Pandemic-impacted SMEs turning to new financing options

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New research reveals that almost half of the SME owners resorted to seeking alternative financing opportunities to stay afloat during the COVID-19 pandemic. According to the latest ScotPac SME Growth Index, 46 per cent of SMEs opted to go with new funding options in 2020, with 54 per cent sticking to their existing style of funding.

The report also noted the following reasons why the 46 per cent of SMEs were looking at the new types of funding:

  • 31 per cent wanted to develop new products and services to diversity revenue.
  • 24 per cent needed funding to buy new or replacement equipment or machinery.
  • 21 per cent felt the need for increased cash reserves 20 per cent had to refinance existing loans.
  • 15.5 per cent found traditional bank funding was unable to meet their business needs.
  • Seven per cent could not rely on equity in their home to fund business requirements.

On the question of how they will fund growth over the next six months, nine out of 10 SME owners said that they will depend on their own funds, while one in five will look outside their existing resources and seek new equity. Notably, 28.3 per cent of SMEs plan to borrow from a non-bank lender to fund growth, the highest recorded in the report’s history. On the other hand, only 16.8 per cent of SMEs intend to approach their main bank and 12.3 per cent turning to other banks.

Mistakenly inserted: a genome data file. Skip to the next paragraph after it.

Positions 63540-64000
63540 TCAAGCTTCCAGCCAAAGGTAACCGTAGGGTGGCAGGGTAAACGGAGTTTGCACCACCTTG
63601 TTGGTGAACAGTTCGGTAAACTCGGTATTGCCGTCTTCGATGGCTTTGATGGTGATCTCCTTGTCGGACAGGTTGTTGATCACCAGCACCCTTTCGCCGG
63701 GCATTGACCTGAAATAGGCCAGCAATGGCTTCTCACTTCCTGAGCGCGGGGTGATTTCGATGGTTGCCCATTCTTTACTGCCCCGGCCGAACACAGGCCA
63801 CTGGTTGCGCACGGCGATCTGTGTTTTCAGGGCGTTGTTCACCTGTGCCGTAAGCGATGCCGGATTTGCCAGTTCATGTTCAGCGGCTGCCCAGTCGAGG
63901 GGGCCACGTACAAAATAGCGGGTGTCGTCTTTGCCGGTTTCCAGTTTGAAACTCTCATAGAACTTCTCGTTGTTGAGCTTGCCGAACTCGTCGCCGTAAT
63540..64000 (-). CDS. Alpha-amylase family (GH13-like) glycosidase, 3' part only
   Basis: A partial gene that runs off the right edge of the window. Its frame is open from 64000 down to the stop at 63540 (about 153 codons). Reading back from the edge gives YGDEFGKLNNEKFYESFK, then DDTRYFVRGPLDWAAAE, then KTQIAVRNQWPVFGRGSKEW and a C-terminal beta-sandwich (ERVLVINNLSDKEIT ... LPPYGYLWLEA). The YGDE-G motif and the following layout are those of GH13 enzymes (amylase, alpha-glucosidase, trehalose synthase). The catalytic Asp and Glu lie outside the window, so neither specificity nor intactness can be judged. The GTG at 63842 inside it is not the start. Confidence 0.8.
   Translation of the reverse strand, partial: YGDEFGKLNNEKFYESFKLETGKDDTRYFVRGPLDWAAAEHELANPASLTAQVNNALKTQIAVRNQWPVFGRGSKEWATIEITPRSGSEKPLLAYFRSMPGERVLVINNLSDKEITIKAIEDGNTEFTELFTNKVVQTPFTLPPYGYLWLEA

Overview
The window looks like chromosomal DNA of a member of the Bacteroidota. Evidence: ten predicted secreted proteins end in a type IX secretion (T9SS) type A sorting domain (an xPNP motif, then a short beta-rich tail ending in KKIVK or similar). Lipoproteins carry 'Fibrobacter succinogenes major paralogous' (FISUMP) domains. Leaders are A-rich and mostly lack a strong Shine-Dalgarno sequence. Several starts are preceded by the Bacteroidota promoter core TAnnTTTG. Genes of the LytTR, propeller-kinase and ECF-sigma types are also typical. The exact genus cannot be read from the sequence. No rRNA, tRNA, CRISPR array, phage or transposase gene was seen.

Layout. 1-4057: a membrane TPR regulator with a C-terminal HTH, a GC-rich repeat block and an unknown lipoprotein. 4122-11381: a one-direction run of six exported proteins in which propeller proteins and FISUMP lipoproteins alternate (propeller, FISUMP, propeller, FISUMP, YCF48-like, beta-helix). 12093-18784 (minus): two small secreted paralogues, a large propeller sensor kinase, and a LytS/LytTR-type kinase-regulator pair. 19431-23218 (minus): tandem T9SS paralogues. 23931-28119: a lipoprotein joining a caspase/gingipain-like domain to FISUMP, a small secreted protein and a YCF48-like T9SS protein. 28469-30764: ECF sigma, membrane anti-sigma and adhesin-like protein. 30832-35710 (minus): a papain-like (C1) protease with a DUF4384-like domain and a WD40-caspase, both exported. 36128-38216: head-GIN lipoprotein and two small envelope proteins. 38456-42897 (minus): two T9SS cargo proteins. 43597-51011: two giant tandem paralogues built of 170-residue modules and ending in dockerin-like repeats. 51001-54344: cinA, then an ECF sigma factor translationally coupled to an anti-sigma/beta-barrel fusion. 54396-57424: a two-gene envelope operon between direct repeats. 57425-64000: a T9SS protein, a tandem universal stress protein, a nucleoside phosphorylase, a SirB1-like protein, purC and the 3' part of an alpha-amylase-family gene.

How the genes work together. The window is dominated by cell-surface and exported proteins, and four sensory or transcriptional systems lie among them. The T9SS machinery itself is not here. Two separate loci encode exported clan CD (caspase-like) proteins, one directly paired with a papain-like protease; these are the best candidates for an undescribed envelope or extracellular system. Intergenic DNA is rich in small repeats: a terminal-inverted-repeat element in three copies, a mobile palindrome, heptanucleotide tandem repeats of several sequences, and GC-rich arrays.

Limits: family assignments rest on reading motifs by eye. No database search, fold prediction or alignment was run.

“Small-business owners are time-poor and often don’t have or make time to research something new, even when it might be a product that better suits their style of business,” ScotPac CEO Jon Sutton said. “I think it is a positive for Australia’s growing non-bank sector that in 2020 so many business owners tried new options, such as invoice finance.

“Having tried new styles of funding that might allow more flexibility and support better cashflow, business owners might think twice about traditional funding in which they have to take on more debt and potentially have to use their personal property as security,” Sutton added.

Sutton noted that the SME sentiment regarding banks and other traditional funding options was reflected in the low uptake of bank loan initiatives in 2020 and 2021, with business owners reluctant to add more debt to already over-leveraged balance sheets.

“This SME sentiment is understandable, however, the result will likely be that many businesses who need an injection of funds just kick the can further down the road, instead of sourcing more appropriate business funding solutions,” Sutton said. “Some parts of the SME sector, depending on the state they are based in and their industry sector, are anxious about the end of JobKeeper so they should be mindful of funding and talk to professional advisers about the best way forward.”

The report also noted that one in four small businesses said they had cashflow issues after being rejected for a loan, and a similar number had cashflow issues because their credit lines were reduced in 2020.

“Small businesses are in need of funding methods that smooth out cash flow gaps and allow them to take on new opportunities,” Sutton concluded.